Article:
The Anatomy of a Moonbuggy, Pt. 1

As we roll toward the 18th annual NASA Great Moonbuggy Race, set for April 1-2 in Huntsville, Ala., we know many of our race fans out there may have questions about the mechanics of the vehicles — the inner workings of the buggies themselves.

The typical moonbuggy is designed by each team to take on the challenging GMBR course, which simulates some of the conditions the original lunar roving vehicles faced on the moon 40 years ago. And those buggies take a pounding. The course is unforgiving, littered with gravel and rock outcroppings, pits, sand traps, and simulated “lava rilles” much like those the original lunar explorers bounced and thumped across during the Apollo 15, Apollo 16 and Apollo 17 missions.

On our course, only the strongest buggies survive. The rest are dragged away in pieces. Chains break. Frames snap. Wheels buckle. And nearly every newcomer team, no matter the outcome for their buggy, exits the course saying the same thing: “That was a lot tougher than we expected.”

One of the past GMBR entries from the Huntsville Center for
Technology sits idle in their machine shop, dreaming
of race glories gone by… (MSFC/David Higginbotham)

So what does it take to conquer the Great Moonbuggy Race course? Over the next couple weeks, we’ll take a closer look at the moonbuggy itself… and learn more about these amazing machines, and what it takes to win.

Working Your Core: The Chassis

Let’s start with the core of the vehicle: the chassis, the framework or skeleton that supports the whole rolling structure. It is typically composed of a metal frame — usually steel or a combination of steel and other metals — supported on springs or some other type of suspension system, all of which holds the body of the vehicle and its occupants as they travel.

Your win or loss in the NASA Great Moonbuggy Race can be decided right here, says Dennis Gallagher, a supervisor and space physicist in the Marshall Center’s Science & Exploration Research Office. Gallagher, who helps plan the race each year and shepherds teams from the staging grounds (the sprawling parking lots in front of the U.S. Space & Rocket Center) to the starting line on race days, has watched hundreds of buggies approach the course. More often than not he can tell from a walkaround and a shrewd visual assessment how the day is going to go for its drivers.

“How strong are those struts? How good is that weld?” he asks. “Loose chains? Bicycle tires?” He shakes his head and smiles wryly. He’s seen it all before, and he’s rarely surprised.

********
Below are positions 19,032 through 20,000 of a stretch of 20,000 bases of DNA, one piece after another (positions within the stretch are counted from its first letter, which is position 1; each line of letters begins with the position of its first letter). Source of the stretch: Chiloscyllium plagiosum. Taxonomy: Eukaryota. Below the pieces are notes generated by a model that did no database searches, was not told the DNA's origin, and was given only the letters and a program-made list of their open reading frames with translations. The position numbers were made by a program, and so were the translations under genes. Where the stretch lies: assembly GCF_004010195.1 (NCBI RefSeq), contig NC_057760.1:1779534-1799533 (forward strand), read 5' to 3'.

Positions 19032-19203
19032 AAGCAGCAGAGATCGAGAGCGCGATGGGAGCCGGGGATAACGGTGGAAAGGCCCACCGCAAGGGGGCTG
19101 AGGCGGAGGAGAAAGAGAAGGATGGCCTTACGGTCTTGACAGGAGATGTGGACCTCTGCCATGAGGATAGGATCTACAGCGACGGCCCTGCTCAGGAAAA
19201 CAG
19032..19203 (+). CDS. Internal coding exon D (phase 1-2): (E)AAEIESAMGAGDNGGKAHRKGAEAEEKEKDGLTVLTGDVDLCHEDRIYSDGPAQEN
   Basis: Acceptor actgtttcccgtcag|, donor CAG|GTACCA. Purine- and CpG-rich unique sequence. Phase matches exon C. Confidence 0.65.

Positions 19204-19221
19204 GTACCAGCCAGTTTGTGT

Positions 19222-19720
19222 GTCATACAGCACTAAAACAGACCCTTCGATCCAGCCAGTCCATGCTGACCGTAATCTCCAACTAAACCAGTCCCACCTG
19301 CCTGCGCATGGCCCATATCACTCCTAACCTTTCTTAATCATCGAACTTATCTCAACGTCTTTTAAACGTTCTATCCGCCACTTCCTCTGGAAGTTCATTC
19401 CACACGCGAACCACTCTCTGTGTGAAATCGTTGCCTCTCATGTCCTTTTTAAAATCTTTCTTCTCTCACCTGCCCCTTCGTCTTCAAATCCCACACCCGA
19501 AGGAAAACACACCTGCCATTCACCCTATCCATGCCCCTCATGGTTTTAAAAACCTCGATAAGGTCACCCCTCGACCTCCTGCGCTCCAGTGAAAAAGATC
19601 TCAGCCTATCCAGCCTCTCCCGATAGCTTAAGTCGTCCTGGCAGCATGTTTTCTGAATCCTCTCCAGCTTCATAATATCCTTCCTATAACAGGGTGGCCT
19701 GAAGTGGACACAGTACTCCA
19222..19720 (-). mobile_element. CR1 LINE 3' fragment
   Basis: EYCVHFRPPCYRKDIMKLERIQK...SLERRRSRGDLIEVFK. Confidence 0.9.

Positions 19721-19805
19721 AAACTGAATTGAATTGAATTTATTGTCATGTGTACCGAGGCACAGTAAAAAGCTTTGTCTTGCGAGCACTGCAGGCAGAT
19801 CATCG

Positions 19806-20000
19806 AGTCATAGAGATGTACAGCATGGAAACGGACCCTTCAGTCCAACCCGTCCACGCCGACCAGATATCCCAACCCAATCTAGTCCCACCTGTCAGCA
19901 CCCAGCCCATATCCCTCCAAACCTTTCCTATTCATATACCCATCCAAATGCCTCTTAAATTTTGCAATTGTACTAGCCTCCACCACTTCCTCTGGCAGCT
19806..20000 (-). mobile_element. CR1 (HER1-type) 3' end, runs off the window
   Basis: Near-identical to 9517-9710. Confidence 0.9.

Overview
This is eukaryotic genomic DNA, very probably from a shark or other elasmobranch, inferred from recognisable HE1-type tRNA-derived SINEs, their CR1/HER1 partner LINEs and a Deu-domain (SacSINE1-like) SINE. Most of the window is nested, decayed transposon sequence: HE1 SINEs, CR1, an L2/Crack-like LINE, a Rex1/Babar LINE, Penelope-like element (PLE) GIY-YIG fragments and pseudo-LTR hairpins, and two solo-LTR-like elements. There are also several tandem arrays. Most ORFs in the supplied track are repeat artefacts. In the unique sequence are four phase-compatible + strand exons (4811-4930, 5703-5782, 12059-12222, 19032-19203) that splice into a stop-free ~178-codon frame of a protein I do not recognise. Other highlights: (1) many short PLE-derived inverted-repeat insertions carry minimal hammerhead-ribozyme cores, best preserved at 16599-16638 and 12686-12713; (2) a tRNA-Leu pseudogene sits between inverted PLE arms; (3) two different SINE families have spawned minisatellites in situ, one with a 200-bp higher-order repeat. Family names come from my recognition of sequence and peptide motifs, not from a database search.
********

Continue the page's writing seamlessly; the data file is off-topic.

The frame or central truss requires some forethought, he says. Steel is strong and durable, but it’s heavy, he says; aluminum is lighter, but requires reinforced, stiffened members to hold up to the abuse of the course. (There’s no weight constraint among the design guidelines, but each pair of moonbuggy drivers must be able to pick up their vehicle and hand-carry it 20 feet, without assistance, during the initial assembly phase of the run — reflecting the historic job undertaken by Apollo astronauts to unload, haul out and quickly assembly their lunar roving vehicle on the moon.)

“The challenge is understanding the loads and stresses the buggy will experience,” Gallagher says, “and adequately planning for them in the design.”

The chassis of this Huntsville Center for Technology buggy
uses reinforced aluminum tubes. (MSFC/David Higginbotham)

Teams often look at a combination of steel and aluminum, using tube-shaped metal struts to fashion a conventional rectangular frame for four-wheeled vehicles or a more creative configuration for three-wheelers (Gallagher doesn’t like three-wheelers; we’ll hear more about that in future installments).

Of course, if your team has a sugar daddy (i.e., a reeeeeally good school or corporate sponsor!) you might always consider using composite materials to fashion your chassis. Gallagher recalls a university moonbuggy a few years back entirely fabricated with composites — woven or wound material embedded with a hardened epoxy resin fill for high strength. That buggy earned the Best Design Award; it didn’t win the race.

Because the frame alone does not make the machine. You’ve gotta wisely choose your suspension options — and again, it’s all about what buggies are going to face on the field.

We’ll talk about suspension systems and the buggy’s critical assembly/disassembly system — a key requirement that will help you sail through or leave you spitting rock dust — next time.

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